Srikanth Pilla is working to create an automobile door that is 42.5 percent lighter than a conventional one but still meets or exceeds the fit, finish and functional requirements. Amod Ogale is part of a nationwide team working to make composite materials less expensive so that they can be used more widely.
A composite material is made of two or more materials and is created because it has qualities superior to conventional materials. Composite materials are important to the making of cars, planes and other vehicles because they can be fashioned into parts that are stronger yet lighter than steel.
Manufacturers are ramping up composite materials production across South Carolina as the area’s automotive and aerospace industries continue to grow.
Companies in the composites and advanced materials sector announced $1.5 billion in capital investment in South Carolina from 2006-13, creating more than 2,700 jobs, according to the state Department of Commerce.
Ground was broken last year on one of those projects, a $1.4 billion Toray plant in Spartanburg County that is expected to create 500 jobs. Also last year, Teijen announced plans to build a state-of-the-art manufacturing facility in Greenwood County, creating 220 jobs.
Pilla, an assistant professor in the Department of Automotive Engineering, said the biggest driving factor behind the switch from metal to composite materials is that they are stronger and lighter, but they can also improve product design, assembly and quality.
For example, a standard hatchback or sedan will employ about 300 parts for assembly, but BMW reduced the number to 110 in its i3 model by using composites.
“It’s a big advantage,” Pilla said. “No. 1, the assembly time will be much less. You’re also reducing the number of interfaces, which increases the likelihood of success.”
The carbon fibers in Ogale’s lab are strands that look as unremarkable as string when wrapped on a spool. But when they are glued together with special polymers, they form super-strong composite materials.
The objective of his latest research is to help make a low-cost feedstock — which is the raw material that goes into composite materials — and a manufacturing process. The material would be called TuFF, which stands for tailorable universal feedstock for forming, said Ogale who is the director of the Center for Advanced Engineering Fibers and Films and Dow Chemical Professor of Chemical Engineering.
He has received $2 million for his team’s part of the $14.9-million research project, which is based out of the Center for Composite Materials at the University of Delaware. The research is funded by the Defense Advanced Research Project Agency.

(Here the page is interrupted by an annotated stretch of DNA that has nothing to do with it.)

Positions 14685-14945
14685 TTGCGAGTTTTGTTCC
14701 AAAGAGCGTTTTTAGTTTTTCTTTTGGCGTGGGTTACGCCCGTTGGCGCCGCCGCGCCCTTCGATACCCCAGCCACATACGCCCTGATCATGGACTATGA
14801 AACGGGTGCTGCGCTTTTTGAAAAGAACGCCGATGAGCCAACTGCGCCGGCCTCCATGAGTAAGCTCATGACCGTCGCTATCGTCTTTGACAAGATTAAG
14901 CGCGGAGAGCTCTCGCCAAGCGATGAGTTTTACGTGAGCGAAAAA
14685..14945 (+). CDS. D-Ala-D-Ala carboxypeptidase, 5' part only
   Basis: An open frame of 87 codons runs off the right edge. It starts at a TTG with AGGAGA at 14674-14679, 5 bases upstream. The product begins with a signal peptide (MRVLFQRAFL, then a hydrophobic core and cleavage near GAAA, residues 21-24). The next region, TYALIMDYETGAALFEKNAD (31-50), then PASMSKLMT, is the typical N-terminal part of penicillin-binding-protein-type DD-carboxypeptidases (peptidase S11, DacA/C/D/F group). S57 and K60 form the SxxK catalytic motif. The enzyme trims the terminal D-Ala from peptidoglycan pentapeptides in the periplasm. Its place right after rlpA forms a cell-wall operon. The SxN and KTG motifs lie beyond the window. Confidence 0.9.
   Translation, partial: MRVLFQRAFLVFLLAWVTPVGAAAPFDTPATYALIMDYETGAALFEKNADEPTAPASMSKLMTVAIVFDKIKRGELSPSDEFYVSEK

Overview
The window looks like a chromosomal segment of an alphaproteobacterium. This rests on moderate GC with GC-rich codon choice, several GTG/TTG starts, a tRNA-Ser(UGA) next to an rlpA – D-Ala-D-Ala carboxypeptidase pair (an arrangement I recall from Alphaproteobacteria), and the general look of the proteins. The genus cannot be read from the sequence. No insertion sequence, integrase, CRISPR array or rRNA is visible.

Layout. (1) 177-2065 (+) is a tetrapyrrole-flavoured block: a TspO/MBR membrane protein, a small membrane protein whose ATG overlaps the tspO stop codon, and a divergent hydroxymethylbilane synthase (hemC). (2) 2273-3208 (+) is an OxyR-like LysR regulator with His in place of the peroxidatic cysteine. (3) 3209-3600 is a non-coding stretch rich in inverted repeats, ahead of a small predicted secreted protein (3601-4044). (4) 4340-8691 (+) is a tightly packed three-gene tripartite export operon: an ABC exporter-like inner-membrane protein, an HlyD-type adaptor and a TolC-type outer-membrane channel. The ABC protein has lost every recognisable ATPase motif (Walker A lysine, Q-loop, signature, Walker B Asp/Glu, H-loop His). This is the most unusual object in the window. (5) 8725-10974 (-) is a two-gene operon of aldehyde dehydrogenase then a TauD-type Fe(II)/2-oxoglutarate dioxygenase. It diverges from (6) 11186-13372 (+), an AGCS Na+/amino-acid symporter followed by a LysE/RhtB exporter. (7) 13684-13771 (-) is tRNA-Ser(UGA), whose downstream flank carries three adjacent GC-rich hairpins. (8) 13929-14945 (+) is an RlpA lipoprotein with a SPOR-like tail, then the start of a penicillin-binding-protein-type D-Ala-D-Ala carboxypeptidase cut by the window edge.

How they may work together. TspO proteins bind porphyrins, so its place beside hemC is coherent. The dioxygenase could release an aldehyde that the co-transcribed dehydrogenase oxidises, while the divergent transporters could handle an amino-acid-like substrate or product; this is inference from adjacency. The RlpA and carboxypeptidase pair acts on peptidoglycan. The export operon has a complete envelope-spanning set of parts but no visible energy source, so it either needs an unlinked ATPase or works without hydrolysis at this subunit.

“Carbon fibers are used commercially in high-performance aircraft applications, including some in the Boeing 787 Dreamliner,” Ogale said. “However, such fibers are also very expensive, so there is significant interest in reducing their cost.”
South Carolina had a head start in producing carbon fibers. The state was at the center of the textile-manufacturing universe through much of the 20th century. Then other countries that could offer cheaper materials and labor entered the picture.
When textile jobs started heading overseas, some companies began to pivot to composite materials. Clemson has followed suit by reshaping some of its academic and research programs to reflect industry needs.
Pilla is doing his research at the Clemson University International Center for Automotive Research (CU-ICAR) in Greenville. He said he is pioneering “a new cross-functional focus area” in composites that he terms “intelligent revitalization of composites design and manufacturing.” His door project, funded through a $5.81-million grant from the Department of Energy, is a prime example.
Under his leadership, a nationwide team of researchers is using carbon fiber reinforced thermoplastic composites to fabricate a driver’s-side front-door assembly for a large original equipment manufacturer.
The technology could also be used to create other vehicle parts and hit the market by 2022.
Pilla said he hopes the research will help shatter the common misconception that metals are stronger than composite materials. He wants to prove that they can work, maybe even to build almost an entire car.
“The door project is not about just planning it out on paper,” he said. “It’s manufacturing the door and then testing it out on a vehicle and proving that it has the same functionality as a metallic door. Once we prove that successfully, it’s a big win-win for the students who worked on it, the faculty who advised them, the suppliers that supported the work, the OEM that guided the team, and above all the Department of Energy who entrusted the team.” ✲